The Swedish National Council on Medical Ethics has published an opinion on ethical aspects regarding fixed compensation to egg donors. One reason for the Council to bring up this subject is because of the public debate where it has been argued that compensation to egg donors needs to be increased.
Counties and regions in Sweden decide themselves how much to compensate egg donors, but compensation is generally given as a fixed amount around SEK 4,000. In 2012, however, Skåne decided to raise the compensation to SEK 11,000.
The Council argues that fixed compensation might lead women to donate for financial reasons instead of altruistic. Especially when the amount is considerable. This is problematic because of the national and international regulation against the trading of organs, tissue and cells, and the ethical principles that the human body and its parts shall not as such give rise to financial gain. The Council strongly rejects a view of the human body as something that is possible to buy and sell. This goes against the idea that it is immoral to use another person merely as a means to an end and the principle of human worth and human rights. Egg donation raises a lot of ethical questions and should never be done arbitrarily or for economic reasons.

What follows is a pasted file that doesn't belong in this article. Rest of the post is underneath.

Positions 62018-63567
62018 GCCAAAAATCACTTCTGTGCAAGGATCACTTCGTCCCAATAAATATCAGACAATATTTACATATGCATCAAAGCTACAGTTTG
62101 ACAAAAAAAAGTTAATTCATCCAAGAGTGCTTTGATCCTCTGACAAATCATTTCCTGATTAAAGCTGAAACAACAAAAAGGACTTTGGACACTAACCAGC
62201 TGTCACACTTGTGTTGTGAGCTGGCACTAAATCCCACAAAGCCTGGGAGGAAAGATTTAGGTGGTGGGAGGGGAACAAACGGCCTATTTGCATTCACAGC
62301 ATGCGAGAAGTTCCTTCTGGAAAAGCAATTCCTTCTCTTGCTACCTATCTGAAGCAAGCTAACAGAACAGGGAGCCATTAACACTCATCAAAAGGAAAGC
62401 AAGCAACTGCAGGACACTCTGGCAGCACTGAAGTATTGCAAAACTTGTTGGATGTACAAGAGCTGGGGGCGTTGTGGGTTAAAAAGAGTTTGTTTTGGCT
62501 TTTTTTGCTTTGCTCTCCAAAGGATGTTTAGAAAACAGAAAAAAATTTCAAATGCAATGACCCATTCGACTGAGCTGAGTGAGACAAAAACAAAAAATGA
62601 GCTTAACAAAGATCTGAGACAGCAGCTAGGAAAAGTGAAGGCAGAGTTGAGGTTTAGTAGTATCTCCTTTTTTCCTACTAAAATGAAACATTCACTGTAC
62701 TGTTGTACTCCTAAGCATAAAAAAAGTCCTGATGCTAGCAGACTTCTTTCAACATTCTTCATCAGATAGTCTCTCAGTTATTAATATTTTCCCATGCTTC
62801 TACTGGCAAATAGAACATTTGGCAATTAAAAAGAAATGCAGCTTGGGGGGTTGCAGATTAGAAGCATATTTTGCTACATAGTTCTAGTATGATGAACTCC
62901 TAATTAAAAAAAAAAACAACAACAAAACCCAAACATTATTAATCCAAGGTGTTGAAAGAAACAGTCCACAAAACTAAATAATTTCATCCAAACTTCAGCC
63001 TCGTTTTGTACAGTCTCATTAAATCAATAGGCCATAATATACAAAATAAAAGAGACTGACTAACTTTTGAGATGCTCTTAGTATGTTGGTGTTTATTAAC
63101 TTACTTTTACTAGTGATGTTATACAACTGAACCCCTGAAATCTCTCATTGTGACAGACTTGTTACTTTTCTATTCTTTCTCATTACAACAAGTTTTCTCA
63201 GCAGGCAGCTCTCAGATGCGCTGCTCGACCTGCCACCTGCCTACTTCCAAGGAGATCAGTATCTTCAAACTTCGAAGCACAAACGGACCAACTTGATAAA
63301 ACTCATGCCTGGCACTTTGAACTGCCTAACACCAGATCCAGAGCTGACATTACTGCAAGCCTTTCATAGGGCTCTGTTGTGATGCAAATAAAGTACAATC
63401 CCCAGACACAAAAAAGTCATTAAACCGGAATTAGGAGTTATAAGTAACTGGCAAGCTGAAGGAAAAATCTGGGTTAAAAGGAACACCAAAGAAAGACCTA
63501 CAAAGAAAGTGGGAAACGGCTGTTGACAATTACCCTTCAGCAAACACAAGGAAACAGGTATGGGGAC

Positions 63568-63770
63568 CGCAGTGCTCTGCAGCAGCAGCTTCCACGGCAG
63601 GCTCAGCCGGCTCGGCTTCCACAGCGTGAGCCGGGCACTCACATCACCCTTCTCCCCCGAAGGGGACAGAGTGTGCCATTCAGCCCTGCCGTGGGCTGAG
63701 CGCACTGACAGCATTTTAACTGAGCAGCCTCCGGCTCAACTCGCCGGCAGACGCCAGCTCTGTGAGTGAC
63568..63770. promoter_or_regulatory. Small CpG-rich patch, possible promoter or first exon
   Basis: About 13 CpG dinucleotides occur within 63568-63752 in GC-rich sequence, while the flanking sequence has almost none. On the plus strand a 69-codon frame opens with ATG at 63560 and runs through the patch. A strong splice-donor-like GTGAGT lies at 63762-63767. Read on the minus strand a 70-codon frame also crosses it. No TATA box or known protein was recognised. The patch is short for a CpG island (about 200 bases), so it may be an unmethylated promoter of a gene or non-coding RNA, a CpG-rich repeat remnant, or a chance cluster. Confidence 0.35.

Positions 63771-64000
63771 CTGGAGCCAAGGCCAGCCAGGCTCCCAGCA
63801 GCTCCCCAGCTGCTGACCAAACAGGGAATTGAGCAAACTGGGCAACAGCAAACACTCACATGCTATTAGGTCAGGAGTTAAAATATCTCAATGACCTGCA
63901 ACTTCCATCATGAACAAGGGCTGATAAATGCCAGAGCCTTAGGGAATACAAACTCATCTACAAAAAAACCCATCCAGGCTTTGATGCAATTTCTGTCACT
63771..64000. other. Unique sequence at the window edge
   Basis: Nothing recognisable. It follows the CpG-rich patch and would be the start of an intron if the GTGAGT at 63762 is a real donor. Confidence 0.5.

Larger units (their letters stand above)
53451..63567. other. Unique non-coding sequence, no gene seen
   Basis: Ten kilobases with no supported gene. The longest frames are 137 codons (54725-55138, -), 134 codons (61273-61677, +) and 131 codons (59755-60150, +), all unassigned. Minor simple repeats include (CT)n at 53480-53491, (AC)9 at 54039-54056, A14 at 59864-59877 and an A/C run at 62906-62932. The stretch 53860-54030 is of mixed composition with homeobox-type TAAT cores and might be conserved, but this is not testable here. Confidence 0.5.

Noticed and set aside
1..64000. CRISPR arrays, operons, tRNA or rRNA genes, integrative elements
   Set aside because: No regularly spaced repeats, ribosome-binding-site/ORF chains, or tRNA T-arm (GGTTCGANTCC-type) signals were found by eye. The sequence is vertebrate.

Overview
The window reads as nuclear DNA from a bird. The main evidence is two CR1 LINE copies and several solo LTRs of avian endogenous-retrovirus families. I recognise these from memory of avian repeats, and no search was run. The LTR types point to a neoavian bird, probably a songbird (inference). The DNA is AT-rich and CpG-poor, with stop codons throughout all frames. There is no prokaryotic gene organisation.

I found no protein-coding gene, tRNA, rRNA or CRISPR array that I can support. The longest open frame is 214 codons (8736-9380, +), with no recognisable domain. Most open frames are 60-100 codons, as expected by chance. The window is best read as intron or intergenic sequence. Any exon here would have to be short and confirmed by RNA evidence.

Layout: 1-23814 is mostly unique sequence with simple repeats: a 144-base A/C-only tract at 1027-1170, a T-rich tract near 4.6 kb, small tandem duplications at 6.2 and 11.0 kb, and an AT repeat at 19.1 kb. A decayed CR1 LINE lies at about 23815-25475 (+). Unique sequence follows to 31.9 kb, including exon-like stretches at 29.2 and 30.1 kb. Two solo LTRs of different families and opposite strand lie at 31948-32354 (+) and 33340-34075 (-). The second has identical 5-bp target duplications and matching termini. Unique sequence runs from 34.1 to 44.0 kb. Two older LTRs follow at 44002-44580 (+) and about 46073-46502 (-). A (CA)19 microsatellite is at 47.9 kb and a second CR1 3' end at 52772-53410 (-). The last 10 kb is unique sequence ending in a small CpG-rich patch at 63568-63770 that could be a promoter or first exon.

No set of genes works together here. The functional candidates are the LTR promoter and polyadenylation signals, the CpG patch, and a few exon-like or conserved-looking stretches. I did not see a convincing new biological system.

The Council suggests that instead of giving donors a fixed sum, the compensation should be individually calculated based on each donor’s expenses and lack of income because of the donation.
The opinion is only available in Swedish.